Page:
There is not enough evidence to support taking vitamin D solely to treat or prevent Covid-19, a rapid review of clinical evidence has concluded.
The review, carried out by NICE, Public Health England and the Scientific Advisory Committee on Nutrition, was ordered by health secretary Matt Hancock following reports of links between vitamin D deficiency and severe Covid-19.
Anticipating the results, Mr Hancock already announced that millions of vulnerable people in England would receive free supplies of Vitamin D for the winter.
But the guidance, published today, advises healthcare professionals ‘not to offer vitamin D supplements to people solely to [prevent or treat] Covid-19, except as part of a clinical trial’.
However, it also underlines that people should be encouraged ‘to follow the UK government advice on taking a vitamin D supplement to maintain bone and muscle health’.
The document says: ‘[The panel] expressed concerns that not everyone is aware of, or is following, UK government advice on taking a vitamin D supplement, so wanted to include a recommendation to emphasise the existing guidance.
‘They stressed that everyone should consider taking a supplement containing 10 micrograms (400 units) of vitamin D daily between October and early March, when people in the UK do not make enough vitamin D from sunlight.’
The guidance also recommends more research is carried out into ‘the clinical effectiveness of vitamin D supplements for treating Covid-19 in adults, young people and children’ because ‘of the lack of reliable evidence of the effects on the supplement’.
It suggests ‘randomised controlled trials in all care settings with a minimum 8-week follow up’ and ‘a particular focus on subgroup analyses’ such as age, ethnicity and comorbidities associated with poorer outcomes in people with Covid-19.
The panel also agreed that there is a need for research into vitamin D supplementation for preventing Covid-19. They found ‘low vitamin D status was associated with more severe outcomes from Covid-19′, but stressed it is ‘difficult to know if low vitamin D status causes poorer outcomes or vice versa’.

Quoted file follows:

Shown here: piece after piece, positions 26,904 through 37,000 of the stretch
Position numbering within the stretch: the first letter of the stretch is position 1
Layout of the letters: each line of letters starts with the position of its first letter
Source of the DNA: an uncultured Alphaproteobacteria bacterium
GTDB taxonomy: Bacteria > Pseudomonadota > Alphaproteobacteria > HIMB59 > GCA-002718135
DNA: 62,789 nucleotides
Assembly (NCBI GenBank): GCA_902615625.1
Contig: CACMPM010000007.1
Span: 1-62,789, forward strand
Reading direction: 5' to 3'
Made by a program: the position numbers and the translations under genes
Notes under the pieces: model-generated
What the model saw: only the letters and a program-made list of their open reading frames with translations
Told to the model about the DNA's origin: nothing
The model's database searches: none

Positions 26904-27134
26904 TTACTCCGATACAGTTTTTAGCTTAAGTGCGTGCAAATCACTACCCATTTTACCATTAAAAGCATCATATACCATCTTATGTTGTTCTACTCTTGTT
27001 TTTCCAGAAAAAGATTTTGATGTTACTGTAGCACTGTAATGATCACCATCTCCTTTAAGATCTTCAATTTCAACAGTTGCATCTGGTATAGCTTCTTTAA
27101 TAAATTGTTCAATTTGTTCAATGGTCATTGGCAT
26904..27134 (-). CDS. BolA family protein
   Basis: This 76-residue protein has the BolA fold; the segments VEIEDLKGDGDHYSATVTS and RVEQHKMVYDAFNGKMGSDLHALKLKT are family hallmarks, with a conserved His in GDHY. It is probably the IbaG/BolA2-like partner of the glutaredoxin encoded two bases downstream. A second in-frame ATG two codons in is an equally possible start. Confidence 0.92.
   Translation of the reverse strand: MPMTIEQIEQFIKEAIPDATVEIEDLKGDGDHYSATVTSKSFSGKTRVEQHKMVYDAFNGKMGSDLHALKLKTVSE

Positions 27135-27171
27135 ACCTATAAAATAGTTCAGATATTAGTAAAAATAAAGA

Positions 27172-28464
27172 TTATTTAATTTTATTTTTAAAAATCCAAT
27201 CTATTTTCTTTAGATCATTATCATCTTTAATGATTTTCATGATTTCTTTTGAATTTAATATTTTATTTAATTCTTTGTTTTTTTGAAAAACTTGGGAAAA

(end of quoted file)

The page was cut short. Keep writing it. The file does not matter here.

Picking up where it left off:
Director of the Centre for Guidelines at NICE Dr Paul Chrisp said: ‘While there is insufficient evidence to recommend vitamin D for the prevention or treatment of Covid-19 at this time, we encourage people to follow government advice on taking the supplement throughout the autumn and winter period.
‘As research continues on the impact of vitamin D on Covid-19, we are continuing to monitor evidence as it is published and will review and update the guidance if necessary.’
The guidance follows a study published yesterday by the University of Australia that found ‘alarmingly high’ levels of vitamin D deficiency in the UK.
Of almost half a million people surveyed, 57% of Asians and 38.5% of black Africans living in the UK are severely deficient in vitamin D in winter and spring. White Europeans were the least affected at 17.5%.
Vitamin D is required for the maintenance of healthy bone and muscle. Although sunlight exposure is the major source of vitamin D for most people during summer months, it can also be obtained from diet or supplements.
Last month, a Spanish study found more than 80% of hospitalised Covid patients had a vitamin D deficiency.
Covid-19 rapid guideline: Vitamin D
1.1 Encourage people to follow UK government advice on taking a vitamin D supplement to maintain bone and muscle health. The advice is that:
• Adults (including women who are pregnant or breastfeeding), young people and children over 4 years should consider taking a daily supplement containing 10 micrograms (400 units; also called international units [IU]) of vitamin D between October and early March because people do not make enough vitamin D from sunlight in these months.
• Adults, young people and children over 4 years should consider taking a daily supplement containing 10 micrograms (400 units) of vitamin D throughout the year:
－ if they have little or no sunshine exposure including because they:
◇ are not often outdoors, for example, if they are frail, housebound or living in a care home
◇ usually wear clothes that cover up most of their skin when outdoors
◇ are spending most of their time indoors because of the COVID-19 pandemic
－ if they have dark skin, for example, if they are of African, African-Caribbean or south Asian family origin, because they may not make enough vitamin D from sunlight.
• Babies from birth to 1 year should have a daily supplement containing 8.5 micrograms (340 units) to 10 micrograms (400 units) of vitamin D throughout the year if they are:
－ formula-fed and are having less than 500 ml of infant formula a day (because infant formula is already fortified with vitamin D).
• Children aged 1 year to 4 years should have a daily supplement containing 10 micrograms (400 units) of vitamin D throughout the year.
• Some people have a medical condition that means they cannot take vitamin D or should take a different amount from the general population.
1.2 Do not offer a vitamin D supplement to people solely to prevent COVID-19, except as part of a clinical trial.
1.3 Do not offer a vitamin D supplement to people solely to treat COVID-19, except as part of a clinical trial.
A version of this story was first published on our sister publication, Nursing in Practice.